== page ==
Jocelyn Ruiz and her family came to Canada from the Philippines for a better life, one with more opportunity and hope. But she said her future has felt a little more uncertain with the spread of COVID-19. Both she and her husband and two other adults living in her High River home tested positive for the virus.
“Am I going to die? How about my family and my children?” Ruiz said.
“I was so scared, I was so very fearful, that anxiety and depression came in and I have to fight it with positive thoughts. There are a lot of people who survive it and I want to be one of those.”
They have all been isolating for over 2 weeks in their High River home and are in recovery. Ruiz is relieved the Cargill processing plant shut down. Her husband’s cousin who rents a room downstairs works at Cargill, and he and his wife got infected by the virus. He was the first to show symptoms.
“The guy living with us works with Cargill and it was from his job. There is no social distancing at all, so what happened is, it came from his work and it was brought to the household. That’s based on my experience. It’s not from the household going to the company. No,” Ruiz said.
She said multiple people living in one household is common within the Filipino community because they are supporting each other as they get settled in a new country.
“We are helping them, some of them are renting a house say seven of them will rent together, not everyone can afford a house,” Ruiz said.
The coronavirus has hit the Filipino community particularly hard. Elma Ton also lives with someone who tested positive, another employee at Cargill.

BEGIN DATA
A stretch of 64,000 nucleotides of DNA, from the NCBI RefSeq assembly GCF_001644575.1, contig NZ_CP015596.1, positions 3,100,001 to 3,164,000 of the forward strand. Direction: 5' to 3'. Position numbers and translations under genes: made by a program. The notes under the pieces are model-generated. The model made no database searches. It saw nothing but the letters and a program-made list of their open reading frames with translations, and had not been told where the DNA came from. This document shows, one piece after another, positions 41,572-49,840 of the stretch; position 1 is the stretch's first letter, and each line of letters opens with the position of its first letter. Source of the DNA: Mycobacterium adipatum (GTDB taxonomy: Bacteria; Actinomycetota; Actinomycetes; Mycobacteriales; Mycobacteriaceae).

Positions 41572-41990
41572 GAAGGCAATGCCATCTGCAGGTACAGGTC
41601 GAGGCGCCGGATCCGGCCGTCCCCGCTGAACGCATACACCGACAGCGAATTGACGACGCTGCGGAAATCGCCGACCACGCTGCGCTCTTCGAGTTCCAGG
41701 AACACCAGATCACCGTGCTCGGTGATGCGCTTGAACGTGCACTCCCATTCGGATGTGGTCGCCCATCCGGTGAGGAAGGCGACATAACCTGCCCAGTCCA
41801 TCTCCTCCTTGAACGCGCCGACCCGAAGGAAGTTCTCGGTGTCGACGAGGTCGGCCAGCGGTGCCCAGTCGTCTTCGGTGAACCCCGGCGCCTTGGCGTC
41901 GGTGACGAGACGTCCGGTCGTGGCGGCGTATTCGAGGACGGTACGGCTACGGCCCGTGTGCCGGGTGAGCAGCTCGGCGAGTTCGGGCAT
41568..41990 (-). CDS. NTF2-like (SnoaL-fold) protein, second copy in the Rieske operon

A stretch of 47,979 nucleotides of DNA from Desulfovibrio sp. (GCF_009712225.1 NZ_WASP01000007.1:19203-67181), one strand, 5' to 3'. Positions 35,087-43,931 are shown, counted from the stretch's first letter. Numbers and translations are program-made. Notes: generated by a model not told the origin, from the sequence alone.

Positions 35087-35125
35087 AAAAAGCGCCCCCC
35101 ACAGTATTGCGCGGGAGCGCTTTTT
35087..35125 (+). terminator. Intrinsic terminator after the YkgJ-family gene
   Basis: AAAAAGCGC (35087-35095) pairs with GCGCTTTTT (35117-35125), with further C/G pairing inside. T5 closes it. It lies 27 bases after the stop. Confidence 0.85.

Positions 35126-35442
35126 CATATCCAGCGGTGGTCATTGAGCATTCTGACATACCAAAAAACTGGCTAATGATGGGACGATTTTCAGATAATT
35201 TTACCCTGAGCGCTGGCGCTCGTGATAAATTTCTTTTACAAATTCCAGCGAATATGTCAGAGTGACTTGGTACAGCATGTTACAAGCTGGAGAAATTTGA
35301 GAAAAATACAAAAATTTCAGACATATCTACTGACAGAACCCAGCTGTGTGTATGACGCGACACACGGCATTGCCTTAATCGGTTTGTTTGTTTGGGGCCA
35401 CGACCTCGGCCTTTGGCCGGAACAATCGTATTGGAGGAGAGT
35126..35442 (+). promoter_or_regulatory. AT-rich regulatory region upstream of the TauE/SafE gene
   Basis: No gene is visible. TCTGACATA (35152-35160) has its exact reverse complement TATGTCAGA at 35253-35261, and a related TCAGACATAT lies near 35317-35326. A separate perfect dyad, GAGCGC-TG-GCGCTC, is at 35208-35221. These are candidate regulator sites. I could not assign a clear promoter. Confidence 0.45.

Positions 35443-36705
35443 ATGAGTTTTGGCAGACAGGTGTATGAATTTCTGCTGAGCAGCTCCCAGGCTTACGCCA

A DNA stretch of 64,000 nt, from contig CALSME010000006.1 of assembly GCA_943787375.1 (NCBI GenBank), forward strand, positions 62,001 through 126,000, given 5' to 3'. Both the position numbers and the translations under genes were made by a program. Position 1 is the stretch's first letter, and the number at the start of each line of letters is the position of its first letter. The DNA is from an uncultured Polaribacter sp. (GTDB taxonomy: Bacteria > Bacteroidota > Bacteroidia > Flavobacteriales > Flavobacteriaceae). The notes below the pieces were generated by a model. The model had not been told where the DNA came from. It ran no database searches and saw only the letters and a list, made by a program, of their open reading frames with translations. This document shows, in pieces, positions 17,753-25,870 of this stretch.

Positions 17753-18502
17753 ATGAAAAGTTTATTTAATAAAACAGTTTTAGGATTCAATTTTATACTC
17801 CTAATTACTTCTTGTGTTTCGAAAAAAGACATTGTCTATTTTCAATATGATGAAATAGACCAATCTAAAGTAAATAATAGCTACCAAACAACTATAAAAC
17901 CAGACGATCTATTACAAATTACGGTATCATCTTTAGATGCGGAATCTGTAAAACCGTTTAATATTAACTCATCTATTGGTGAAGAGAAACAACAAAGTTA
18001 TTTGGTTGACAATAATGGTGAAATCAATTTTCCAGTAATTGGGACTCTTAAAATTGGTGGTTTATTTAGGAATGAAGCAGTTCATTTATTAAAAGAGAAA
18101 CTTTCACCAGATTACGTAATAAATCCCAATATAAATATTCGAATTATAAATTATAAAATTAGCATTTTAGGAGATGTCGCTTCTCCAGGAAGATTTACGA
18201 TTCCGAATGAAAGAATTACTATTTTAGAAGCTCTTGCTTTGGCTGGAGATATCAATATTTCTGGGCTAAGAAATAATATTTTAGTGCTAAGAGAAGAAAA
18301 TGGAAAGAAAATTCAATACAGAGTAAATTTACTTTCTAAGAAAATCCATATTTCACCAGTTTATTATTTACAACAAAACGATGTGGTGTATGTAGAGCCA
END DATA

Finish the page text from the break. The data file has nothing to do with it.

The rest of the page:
“I have a renter. He received his swab test results and it came back positive so it’s been stressful. We are all emotional with what is happening right now,” Ton said. “We feel we are helpless.”
“Every household that I know with a Filipino, there is somebody tested positive in every household that I know.”
Ton’s husband works at the meat processing plant too, and is concerned about him returning to work.
“I’m worried for my children, especially my eldest one, because she has high blood pressure,” Ton said. “We are all worried for our lives.”
The union supporting the 2000 workers at the Cargill plant said more needs to be done to reassure families when they return to work. Thomas Hesse, United Food and Commercial Workers (UFCW) President, is advocating for them to be heard.
“No one should have to die for us to eat a hamburger,” Hesse said.
“These plants are petri dishes of infection; where hundreds if not thousands are working in close proximity. It has its origin, we believe, in these crowded plants.
Global News reached out to Cargill officials and did not receive a response in time for publication.View link »